A Black and White Look at Color in Retail Design

June 23, 2022

Imagine that instead of seeing color, you can hear and feel it. Or perhaps you can only see in black and white. Through her research, our Resource Librarian, Judith Fornash, explores different perspectives that highlight the importance of color in retail design and its impact on the customer experience.

There is an artist from Spain who is well-known in the art world for his creations of dazzling music and works of art.  He is also known for his inability to see color. Zero color, zilch, 100% black and white, a 1950’s television. And he just so happens to be a cyborg. His name is Neil Harbisson.

What makes him a good artist is his distinctive talent and skill. What makes him a cyborg is the antenna that’s been implanted in his skull. This particular antenna is a sensory device that not only allows Neil to hear and feel color through vibrations, but allows him to receive satellite data and signals. No, I am not kidding.

Neil has expressed color as sound or feel, which got me thinking about the importance of color, particularly how it’s used in design. Certain colors, like shades of yellow for instance, vibrate at a high pitch, which in some instances can increase activity or make a space feel happy. However, these same yellows can also invoke agitation in environments that should require more calm. Would it be strategic to use certain yellows when designing something like an activity center to help make the environment feel lively? And conversely, could using those same yellows in a retail customer service area be detrimental if it has the potential to make frustrated customers feel even more agitated?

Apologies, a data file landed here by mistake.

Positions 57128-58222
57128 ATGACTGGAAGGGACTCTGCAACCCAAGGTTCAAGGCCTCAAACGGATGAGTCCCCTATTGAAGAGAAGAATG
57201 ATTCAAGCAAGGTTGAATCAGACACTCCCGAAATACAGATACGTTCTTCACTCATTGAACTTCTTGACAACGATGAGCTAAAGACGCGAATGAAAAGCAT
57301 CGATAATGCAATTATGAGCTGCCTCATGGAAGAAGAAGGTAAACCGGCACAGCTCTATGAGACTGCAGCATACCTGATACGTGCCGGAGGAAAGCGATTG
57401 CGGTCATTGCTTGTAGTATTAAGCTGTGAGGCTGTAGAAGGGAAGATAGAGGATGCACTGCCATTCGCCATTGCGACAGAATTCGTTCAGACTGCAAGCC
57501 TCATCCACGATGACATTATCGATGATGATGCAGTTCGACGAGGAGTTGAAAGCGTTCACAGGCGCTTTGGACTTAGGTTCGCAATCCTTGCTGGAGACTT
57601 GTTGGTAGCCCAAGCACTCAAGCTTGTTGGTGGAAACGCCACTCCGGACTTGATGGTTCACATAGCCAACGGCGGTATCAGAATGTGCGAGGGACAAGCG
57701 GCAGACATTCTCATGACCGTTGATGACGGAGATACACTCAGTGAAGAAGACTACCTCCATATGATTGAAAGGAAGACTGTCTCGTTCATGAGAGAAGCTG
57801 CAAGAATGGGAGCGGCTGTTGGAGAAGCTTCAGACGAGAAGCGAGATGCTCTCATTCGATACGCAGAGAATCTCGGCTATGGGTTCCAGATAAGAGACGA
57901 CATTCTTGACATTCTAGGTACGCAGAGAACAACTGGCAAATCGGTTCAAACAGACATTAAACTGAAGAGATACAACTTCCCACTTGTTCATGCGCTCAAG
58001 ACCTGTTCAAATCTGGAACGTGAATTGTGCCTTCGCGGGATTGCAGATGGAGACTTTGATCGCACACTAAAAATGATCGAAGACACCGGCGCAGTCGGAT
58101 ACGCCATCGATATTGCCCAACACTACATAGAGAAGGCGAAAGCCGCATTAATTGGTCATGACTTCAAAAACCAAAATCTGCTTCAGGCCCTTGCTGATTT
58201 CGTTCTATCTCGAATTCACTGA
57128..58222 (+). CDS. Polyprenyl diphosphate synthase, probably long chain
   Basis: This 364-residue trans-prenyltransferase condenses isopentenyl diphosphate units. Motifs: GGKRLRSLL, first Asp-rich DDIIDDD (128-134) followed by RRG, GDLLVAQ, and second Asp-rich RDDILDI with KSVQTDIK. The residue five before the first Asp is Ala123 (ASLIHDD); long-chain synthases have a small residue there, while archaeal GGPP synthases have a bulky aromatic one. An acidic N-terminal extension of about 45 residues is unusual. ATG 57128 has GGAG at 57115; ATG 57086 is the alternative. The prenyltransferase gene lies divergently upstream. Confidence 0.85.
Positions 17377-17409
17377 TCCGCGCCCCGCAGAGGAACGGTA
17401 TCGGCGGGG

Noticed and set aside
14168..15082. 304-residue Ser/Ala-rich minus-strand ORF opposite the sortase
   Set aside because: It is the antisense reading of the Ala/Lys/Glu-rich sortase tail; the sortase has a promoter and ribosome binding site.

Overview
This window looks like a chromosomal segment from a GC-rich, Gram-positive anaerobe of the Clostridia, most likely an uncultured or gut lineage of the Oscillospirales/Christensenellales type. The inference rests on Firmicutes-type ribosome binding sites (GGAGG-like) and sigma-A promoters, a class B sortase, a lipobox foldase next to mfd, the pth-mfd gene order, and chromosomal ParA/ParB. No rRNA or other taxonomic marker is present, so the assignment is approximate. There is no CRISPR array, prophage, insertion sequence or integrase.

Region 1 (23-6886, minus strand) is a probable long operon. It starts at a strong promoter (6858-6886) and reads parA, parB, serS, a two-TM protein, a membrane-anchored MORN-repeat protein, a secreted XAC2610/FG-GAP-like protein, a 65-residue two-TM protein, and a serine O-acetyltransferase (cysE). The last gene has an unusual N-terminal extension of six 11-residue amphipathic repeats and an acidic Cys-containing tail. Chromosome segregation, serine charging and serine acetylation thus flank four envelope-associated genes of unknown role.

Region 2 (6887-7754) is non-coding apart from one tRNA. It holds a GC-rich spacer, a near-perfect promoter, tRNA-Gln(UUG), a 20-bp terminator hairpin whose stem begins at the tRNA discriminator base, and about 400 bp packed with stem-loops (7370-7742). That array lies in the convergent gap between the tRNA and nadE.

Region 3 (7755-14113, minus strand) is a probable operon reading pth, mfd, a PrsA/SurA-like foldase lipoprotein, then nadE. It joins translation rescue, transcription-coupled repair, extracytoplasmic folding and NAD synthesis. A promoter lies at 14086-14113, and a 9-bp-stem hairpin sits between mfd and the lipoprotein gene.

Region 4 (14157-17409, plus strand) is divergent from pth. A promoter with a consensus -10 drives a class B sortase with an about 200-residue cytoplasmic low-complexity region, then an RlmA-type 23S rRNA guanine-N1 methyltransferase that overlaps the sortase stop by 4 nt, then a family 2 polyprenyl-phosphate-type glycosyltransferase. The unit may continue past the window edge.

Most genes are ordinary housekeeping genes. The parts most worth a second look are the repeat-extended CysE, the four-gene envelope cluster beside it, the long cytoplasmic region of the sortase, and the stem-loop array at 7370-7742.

It’s hard to imagine living in a world where colors come charging at you sounding like a piano being tuned. Hearing and feeling color is a foreign concept to most of us, but it can allow us to consider another dimension when choosing colors.

Interestingly, there is a Micronesian island called Pingelap, where a large portion of the inhabitants are color blind due to a genetic mutation. Known as the Island of the Colorblind, residents use their sense of smell, for instance, to tell when fruit is ripe. For them to call something blue has no meaning. They view blue as just a word, not a mood, feeling, or a visual cue.

Although these examples could be considered extreme, they illustrate the importance of how color is about perspective. Perhaps subconsciously or not, we, as designers, are already perceiving the psychological and mood-altering impacts on the finishes we choose when working on a physical space.  When making color selections, retailers should carefully consider all the nuances of the surroundings and the impact they could have on customers. In all aspects of design, we must consider when it’s most effective to take colors to the warmer or cooler side and what kind of mood-changing experience could result. The hue or tonal quality of a color could have a different impact from the intention we desired. Knowing that color has so much power shouldn’t be intimidating; it should empower us, particularly as we explore the various impacts it has on the customer experience.